Urban Scholar Was Inspired by an Eichler

Zipbox Housing
Zipbox Housing shows one vision of future urban living, described by T. F. Tierney as “multi-family, medium density, transit-oriented development that relies on electric car sharing, in addition to mass transit for transportation. It is an environmentally sustainable approach to building affordable housing." Copyright, Urban Research Lab of the University of Illinois at Urbana-Champaign

Imagine living in a city that knows what you need before you do, where sensors incessantly monitor traffic, air pollution, the movement of citizens and visitors, and more, much more. Google imagined it and loved the idea.

T. F. Tierney did not. An architect who believes her interest in design may have arisen in part from her early years living in an Eichler home, she has warned that a plan for Toronto by Google’s sister company, Sidewalk Labs, was both dangerous and wrongheaded.

It was dangerous, she wrote in a paper, ‘Networked Urbanism: Definition, Scholarship, Directions,’ by ignoring any concept of personal privacy, and by allowing Google to essentially colonize the city by turning everyday actions into potential corporate profit, just as social media firms today turn clicks into cash through data mining.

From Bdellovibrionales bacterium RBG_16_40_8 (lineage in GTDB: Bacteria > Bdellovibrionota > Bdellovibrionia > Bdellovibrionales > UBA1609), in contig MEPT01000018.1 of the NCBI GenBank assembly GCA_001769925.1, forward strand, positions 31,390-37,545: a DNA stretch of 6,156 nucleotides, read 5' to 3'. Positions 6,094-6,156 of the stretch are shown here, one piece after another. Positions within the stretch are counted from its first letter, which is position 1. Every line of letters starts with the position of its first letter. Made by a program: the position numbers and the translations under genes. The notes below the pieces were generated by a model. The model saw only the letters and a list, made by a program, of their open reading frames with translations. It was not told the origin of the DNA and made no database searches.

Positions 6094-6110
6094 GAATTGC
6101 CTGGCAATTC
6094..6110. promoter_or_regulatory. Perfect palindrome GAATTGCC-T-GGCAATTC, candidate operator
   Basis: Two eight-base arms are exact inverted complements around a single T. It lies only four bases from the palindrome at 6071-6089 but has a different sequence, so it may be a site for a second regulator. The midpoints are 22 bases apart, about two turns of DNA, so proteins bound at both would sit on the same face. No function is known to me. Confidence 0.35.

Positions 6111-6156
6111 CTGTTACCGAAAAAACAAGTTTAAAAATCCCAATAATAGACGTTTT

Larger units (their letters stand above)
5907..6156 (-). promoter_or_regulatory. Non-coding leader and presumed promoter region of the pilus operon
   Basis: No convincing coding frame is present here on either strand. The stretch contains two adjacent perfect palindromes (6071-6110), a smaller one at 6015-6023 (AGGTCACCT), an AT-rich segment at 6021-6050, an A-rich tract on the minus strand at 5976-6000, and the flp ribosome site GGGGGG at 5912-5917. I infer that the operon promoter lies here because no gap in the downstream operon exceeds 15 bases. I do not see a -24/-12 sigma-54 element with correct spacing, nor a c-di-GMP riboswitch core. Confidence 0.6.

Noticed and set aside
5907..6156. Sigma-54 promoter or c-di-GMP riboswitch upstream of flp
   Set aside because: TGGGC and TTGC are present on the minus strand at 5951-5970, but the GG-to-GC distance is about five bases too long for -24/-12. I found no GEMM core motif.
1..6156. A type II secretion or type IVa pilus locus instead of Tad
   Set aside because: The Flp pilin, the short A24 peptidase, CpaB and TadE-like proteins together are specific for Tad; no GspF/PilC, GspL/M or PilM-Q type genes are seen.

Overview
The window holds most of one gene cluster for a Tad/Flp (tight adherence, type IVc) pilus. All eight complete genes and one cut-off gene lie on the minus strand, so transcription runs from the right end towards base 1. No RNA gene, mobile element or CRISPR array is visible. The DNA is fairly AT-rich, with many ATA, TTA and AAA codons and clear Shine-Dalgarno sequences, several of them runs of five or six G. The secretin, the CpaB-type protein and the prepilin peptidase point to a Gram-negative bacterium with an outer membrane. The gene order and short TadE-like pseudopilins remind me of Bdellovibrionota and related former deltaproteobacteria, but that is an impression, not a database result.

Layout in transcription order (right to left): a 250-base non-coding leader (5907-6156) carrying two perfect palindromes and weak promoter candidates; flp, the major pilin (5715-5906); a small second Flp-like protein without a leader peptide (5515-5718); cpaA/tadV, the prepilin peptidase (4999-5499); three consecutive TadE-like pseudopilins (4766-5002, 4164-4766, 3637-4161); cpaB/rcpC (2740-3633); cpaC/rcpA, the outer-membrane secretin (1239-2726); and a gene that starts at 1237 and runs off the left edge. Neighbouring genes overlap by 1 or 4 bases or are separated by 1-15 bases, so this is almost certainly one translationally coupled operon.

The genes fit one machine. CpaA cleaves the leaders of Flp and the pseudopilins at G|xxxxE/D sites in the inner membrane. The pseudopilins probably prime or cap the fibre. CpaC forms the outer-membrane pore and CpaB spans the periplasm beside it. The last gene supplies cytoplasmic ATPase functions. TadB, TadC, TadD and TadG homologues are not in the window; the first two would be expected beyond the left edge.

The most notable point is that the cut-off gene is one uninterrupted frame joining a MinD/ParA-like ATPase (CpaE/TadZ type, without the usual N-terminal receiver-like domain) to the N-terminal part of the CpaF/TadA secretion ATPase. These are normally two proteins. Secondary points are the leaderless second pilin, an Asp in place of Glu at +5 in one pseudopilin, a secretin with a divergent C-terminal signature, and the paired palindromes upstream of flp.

Tierney mug
T. F. Tierney

Constant monitoring of the populace through smart phones, cameras, and other environmental sensors could also lead to Big Brother-like control by the state – or by the corporation.

“If the entire city effectively becomes a wireless sensor network system, with data spontaneously generated from each point, then individuals can be geographically located and monitored at all times,” Tierney wrote.

In another article she warned that “the wholesale embedding of environmental sensors, allowing for 24-hour surveillance of citizens, thus far has not received enough discussion.”

(The Toronto plan died, due to the pandemic, Sidewalk Labs said; due to opposition by residents, according to the plan’s many opponents.)